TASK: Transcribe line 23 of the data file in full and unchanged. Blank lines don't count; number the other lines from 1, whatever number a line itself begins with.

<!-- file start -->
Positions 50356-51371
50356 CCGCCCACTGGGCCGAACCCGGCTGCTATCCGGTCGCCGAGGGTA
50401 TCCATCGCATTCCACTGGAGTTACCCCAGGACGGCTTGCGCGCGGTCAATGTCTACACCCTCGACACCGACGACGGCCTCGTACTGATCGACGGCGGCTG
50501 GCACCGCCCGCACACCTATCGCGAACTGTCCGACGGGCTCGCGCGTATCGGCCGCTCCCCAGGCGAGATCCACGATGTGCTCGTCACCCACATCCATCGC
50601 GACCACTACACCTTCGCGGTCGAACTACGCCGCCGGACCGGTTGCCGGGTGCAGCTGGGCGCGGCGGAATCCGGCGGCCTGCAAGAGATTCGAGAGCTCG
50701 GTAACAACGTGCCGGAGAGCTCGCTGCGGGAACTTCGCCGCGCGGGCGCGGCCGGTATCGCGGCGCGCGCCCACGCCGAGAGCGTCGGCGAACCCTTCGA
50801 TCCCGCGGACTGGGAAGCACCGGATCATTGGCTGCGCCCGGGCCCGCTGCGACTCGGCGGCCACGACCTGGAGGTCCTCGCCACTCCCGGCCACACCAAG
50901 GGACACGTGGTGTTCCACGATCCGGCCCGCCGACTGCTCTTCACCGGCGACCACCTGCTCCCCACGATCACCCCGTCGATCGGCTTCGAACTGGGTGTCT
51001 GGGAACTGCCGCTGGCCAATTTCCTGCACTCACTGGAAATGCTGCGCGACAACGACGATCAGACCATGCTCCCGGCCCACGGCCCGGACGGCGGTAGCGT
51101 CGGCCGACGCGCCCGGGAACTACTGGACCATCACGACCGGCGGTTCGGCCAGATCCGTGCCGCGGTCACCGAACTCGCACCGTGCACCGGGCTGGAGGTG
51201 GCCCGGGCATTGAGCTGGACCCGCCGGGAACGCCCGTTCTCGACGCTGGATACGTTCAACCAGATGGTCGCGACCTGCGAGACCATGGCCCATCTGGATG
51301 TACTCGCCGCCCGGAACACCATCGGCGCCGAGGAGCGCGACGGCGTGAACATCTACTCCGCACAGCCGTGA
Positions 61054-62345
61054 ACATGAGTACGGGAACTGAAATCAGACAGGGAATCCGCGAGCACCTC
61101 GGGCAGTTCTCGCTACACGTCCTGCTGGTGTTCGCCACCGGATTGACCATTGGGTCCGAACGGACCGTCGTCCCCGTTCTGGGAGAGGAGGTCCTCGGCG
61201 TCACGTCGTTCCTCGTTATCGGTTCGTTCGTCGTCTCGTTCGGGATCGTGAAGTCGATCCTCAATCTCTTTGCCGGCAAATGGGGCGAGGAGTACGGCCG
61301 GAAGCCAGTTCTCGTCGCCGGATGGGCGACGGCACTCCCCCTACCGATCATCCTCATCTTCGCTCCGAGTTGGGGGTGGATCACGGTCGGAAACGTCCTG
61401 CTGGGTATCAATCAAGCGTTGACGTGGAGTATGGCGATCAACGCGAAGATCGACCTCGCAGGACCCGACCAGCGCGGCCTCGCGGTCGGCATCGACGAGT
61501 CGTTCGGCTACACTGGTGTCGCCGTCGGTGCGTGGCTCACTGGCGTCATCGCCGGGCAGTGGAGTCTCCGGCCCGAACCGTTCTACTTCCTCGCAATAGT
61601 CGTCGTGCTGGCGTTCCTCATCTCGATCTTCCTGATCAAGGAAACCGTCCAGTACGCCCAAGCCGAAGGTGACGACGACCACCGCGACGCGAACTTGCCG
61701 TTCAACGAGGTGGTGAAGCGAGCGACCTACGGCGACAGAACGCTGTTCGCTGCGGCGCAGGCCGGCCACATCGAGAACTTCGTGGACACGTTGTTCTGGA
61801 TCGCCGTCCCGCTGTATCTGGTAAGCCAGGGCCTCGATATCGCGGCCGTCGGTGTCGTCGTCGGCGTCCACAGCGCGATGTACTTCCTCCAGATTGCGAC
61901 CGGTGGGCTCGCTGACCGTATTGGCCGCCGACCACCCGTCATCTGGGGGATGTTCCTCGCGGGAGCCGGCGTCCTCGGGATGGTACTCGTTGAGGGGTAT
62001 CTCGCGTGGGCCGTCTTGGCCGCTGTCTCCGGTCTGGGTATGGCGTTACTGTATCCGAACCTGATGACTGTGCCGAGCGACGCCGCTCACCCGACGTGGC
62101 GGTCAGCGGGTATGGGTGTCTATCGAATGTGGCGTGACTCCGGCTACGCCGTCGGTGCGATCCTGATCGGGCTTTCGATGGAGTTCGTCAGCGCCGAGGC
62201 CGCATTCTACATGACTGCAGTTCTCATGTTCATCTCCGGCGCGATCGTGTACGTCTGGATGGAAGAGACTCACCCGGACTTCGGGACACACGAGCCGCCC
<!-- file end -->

61901 CGGTGGGCTCGCTGACCGTATTGGCCGCCGACCACCCGTCATCTGGGGGATGTTCCTCGCGGGAGCCGGCGTCCTCGGGATGGTACTCGTTGAGGGGTAT